Use of Microwave in Automated Pipeline System Reduces Costs, Increases Efficiency
- I.D. Messersmith (Magnolia Pipe Line Co.) | J.L. Pool (Magnolia Pipe Line Co.)
- Document ID
- Society of Petroleum Engineers
- Journal of Petroleum Technology
- Publication Date
- July 1966
- Document Type
- Journal Paper
- 839 - 843
- 1966. Society of Petroleum Engineers
- 5.5.2 Core Analysis, 4.1.2 Separation and Treating, 6.1.5 Human Resources, Competence and Training, 1.10.1 Drill string components and drilling tools (tubulars, jars, subs, stabilisers, reamers, etc), 4.2 Pipelines, Flowlines and Risers, 4.3.4 Scale, 4.1.5 Processing Equipment
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Use of microwave as the communications link in the automation and central control of a pipeline has proven to be an outstanding success. This article describes the centralized dispatching group that maintains control and supervision over the entire pipeline system; the design of pump stations and equipment involved; and the supervisory maintenance program used in training company personnel.
The dispatching and control of Magnolia Pipe Line Co.'s crude and LPG pipelines from Midland, Tex., to Mobil Oil Co.'s refinery in Beaumont, Tex. are under the direct control and complete supervision of a centralized dispatching group headquartered in Dallas (Fig. 1). In all, 11 stations are under remote supervision and control over a company-owned microwave system serving as the communications link. Eight stations are controlled by solid-state, continuous scan supervisory equipment, and three stations are controlled by relay type quiescent or up-set type supervisory equipment.
The company-owned microwave system is a 6 KMC tube type, hot-standby system consisting of 23 repeaters and three terminals. All locations are equipped with emergency power systems incorporating automatic power switch-over capabilities in case of commercial power failure.
Multiplex and Supervisory Tone Equipment
A separate multiplex channel is used on the microwave baseband to each pump station for the supervisory system communications link between each master and slave. This affords a maximum amount of security and circuit continuity from a systems viewpoint. i.e., a failure in one multiplex channel results in the loss of supervision and control of only one pump station. A routine check of tone levels on the microwave and in the multiplex equipment has proved helpful in preventing serious or catastrophic failures. The supervisory master and slave equipment communicate via frequency-shift keyed (FSK) tone equipment. This tone equipment is completely transistorized and is deigned as an integral part of the supervisory equipment. To provide maximum security against false operation of the supervisory gear, different frequencies were selected for master-slave and slave-master transmission. The tones are in the 0 to 3 kc frequency range and have a band width of 170 cycles.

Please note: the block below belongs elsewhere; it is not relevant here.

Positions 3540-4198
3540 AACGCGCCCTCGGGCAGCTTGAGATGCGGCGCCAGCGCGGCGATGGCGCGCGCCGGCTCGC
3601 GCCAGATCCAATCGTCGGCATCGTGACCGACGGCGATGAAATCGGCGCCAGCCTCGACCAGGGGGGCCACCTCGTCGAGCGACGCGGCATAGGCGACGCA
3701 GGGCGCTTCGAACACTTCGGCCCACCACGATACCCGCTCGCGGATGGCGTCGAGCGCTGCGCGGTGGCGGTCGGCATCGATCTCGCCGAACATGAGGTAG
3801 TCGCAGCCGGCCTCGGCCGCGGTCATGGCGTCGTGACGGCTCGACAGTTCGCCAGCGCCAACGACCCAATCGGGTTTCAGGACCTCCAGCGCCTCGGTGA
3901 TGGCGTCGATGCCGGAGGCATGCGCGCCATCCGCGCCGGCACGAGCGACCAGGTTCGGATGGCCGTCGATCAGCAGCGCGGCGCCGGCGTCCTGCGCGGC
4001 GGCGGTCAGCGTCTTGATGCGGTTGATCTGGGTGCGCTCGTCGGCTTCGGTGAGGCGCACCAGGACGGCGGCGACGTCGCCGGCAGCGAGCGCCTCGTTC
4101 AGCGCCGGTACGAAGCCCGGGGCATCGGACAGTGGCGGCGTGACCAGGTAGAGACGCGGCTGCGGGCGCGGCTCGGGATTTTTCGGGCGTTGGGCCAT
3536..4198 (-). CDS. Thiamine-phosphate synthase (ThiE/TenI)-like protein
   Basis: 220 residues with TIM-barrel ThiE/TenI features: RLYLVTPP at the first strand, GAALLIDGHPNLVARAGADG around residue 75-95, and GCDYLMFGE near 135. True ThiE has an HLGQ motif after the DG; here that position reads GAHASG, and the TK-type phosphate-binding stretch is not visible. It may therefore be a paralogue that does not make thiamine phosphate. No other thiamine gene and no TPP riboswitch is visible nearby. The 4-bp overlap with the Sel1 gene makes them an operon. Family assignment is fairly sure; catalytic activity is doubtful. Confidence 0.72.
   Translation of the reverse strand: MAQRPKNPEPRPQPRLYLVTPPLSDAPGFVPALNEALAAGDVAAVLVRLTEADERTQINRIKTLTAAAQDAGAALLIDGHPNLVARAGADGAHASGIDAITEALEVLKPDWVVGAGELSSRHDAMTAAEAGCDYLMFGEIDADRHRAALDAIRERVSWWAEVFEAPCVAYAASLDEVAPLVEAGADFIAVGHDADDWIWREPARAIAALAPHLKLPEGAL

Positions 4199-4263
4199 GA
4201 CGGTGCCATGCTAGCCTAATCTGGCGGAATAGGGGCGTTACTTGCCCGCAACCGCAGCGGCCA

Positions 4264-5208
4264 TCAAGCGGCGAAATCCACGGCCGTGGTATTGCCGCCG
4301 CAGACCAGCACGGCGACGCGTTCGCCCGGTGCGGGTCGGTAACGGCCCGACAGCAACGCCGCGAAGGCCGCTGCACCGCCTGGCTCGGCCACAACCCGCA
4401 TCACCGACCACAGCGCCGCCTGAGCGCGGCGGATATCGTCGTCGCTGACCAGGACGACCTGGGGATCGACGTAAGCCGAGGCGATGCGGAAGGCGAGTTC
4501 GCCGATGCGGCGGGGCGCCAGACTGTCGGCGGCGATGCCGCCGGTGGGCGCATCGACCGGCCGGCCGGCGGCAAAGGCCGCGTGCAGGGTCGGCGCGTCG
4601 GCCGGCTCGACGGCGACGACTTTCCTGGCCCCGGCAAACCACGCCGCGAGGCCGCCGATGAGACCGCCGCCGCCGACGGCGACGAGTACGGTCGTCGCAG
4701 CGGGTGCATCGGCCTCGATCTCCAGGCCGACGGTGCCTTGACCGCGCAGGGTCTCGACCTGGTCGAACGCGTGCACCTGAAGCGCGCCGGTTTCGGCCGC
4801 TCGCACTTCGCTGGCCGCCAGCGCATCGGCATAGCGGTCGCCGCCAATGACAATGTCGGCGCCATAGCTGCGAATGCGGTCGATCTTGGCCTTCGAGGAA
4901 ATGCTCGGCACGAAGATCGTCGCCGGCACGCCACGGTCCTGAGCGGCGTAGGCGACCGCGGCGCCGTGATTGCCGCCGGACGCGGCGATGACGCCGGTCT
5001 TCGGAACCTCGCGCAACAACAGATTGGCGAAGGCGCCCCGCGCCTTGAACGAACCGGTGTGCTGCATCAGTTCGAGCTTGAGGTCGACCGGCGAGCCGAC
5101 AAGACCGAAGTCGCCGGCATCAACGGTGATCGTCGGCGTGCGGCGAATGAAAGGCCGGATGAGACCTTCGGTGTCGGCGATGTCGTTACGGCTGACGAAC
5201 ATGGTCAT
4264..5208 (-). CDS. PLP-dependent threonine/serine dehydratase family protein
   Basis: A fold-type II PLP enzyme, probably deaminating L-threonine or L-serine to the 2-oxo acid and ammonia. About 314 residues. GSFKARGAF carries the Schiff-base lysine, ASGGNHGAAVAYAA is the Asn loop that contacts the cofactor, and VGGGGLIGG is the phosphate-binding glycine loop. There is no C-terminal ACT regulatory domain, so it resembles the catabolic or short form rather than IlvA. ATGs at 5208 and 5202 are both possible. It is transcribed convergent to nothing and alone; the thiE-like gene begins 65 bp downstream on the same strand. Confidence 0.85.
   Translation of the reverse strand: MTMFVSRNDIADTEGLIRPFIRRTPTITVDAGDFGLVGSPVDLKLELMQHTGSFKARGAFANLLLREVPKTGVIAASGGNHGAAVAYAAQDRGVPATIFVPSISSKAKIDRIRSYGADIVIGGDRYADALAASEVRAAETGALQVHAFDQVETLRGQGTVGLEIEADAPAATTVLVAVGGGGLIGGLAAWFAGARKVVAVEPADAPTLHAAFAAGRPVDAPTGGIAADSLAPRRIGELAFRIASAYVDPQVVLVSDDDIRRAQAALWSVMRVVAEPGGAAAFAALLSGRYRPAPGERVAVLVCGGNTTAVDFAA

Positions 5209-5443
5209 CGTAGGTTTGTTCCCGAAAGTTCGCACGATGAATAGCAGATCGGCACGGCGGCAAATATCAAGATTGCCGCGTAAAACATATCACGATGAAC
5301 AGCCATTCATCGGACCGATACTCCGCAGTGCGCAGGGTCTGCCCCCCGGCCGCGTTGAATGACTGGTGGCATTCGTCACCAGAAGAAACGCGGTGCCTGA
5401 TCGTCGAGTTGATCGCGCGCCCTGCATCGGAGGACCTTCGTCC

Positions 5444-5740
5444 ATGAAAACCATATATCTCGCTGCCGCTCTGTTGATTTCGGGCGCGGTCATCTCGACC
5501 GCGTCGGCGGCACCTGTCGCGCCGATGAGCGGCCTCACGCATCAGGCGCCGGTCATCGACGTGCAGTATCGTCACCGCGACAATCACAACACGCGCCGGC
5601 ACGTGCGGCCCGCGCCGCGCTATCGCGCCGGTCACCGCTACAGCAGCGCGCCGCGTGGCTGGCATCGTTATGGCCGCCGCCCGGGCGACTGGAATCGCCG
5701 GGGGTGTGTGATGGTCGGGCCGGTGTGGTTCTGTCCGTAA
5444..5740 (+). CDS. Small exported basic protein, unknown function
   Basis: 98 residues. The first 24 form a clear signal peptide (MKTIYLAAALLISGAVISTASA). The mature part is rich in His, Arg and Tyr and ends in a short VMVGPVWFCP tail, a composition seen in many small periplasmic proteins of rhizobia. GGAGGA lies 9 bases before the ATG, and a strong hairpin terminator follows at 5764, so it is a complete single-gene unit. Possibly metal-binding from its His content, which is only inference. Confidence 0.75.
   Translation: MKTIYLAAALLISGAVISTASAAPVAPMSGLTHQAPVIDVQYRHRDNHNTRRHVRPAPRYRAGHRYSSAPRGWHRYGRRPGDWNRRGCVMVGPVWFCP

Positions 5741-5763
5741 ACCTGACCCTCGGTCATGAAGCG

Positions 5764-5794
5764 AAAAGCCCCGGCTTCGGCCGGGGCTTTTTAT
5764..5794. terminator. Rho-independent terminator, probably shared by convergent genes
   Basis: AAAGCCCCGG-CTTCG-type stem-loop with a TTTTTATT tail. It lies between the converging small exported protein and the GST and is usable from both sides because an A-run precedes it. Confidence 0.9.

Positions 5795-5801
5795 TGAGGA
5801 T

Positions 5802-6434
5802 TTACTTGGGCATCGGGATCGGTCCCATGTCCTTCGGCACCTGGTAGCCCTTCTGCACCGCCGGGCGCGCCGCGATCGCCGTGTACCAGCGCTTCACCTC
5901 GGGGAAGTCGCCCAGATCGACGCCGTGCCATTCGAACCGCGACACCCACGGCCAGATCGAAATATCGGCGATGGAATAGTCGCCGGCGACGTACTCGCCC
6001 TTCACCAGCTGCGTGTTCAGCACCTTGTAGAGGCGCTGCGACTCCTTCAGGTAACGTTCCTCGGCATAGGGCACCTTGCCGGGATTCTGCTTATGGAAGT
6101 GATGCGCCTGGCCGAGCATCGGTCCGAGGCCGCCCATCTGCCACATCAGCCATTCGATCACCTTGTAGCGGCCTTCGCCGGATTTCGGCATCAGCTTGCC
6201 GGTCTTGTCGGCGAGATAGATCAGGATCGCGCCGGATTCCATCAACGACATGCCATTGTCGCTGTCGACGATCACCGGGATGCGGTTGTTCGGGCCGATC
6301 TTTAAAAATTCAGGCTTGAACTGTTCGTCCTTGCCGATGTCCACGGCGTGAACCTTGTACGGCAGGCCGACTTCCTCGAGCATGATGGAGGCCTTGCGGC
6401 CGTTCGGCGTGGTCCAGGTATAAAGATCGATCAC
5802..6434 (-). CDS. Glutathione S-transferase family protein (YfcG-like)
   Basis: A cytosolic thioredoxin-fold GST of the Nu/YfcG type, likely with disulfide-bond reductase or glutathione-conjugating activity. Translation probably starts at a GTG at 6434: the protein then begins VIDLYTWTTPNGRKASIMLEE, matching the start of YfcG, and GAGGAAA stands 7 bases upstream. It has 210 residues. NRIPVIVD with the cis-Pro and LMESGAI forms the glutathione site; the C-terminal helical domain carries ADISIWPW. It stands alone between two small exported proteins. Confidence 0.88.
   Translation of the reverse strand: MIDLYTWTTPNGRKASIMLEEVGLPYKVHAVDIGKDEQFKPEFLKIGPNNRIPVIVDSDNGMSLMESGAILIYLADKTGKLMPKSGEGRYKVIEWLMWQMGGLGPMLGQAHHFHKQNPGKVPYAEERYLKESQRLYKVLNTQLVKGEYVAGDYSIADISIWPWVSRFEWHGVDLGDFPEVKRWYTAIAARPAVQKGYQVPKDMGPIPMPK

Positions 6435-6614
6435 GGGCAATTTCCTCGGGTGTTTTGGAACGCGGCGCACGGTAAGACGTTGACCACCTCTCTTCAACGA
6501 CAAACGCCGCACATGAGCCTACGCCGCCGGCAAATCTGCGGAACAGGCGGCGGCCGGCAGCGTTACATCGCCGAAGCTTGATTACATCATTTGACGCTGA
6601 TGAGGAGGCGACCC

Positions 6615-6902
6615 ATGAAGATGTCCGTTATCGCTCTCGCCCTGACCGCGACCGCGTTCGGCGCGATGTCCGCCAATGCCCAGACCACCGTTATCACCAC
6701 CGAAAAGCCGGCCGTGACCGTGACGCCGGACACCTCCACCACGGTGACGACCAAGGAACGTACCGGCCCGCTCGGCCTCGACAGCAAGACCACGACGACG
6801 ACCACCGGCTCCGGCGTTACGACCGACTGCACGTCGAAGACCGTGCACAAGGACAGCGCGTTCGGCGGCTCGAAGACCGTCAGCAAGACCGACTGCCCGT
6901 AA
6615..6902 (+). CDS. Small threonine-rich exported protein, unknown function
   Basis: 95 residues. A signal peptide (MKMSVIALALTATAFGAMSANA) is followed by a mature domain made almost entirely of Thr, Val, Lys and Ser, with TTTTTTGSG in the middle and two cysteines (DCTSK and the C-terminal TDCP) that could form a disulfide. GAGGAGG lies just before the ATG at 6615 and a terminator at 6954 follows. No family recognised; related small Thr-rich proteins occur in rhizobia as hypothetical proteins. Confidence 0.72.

Station Design Criteria
The crude oil system from Midland to Corsicana traverses several areas of production. Crude is injected into the system at four locations. The injection pumps are controlled from the Dallas console along with the main line pumps. Injections are metered and stored locally, and total accumulated flow is read out on call by the dispatcher at Dallas. There is a difference in elevation from the Midland to Corsicana stations of 2,300 ft. This potential static head, combined with the various crude injection points, results in rapid pressure changes at the main line stations. This is a critical area in the control of the system. It was decided in the initial design criteria to update all pressures as rapidly as possible with the equipment then available. Accordingly, the system was designed to update all pump units, station status and pressures at an interval not to exceed 14 sec. This has proven to be a practical time limitation for operation of the pipeline system. A permissive start feature is included in all stations except Midland and Corsicana. In the event that the system is down, the dispatcher can arm one unit at each station. He then starts the Midland pumps. As the suction pressure rises at each successive downstream station, the armed unit will start. A suction pressure rise of 100 to 160 lb mill put a mason on the line. The dispatcher may proceed with his other duties in the interim.
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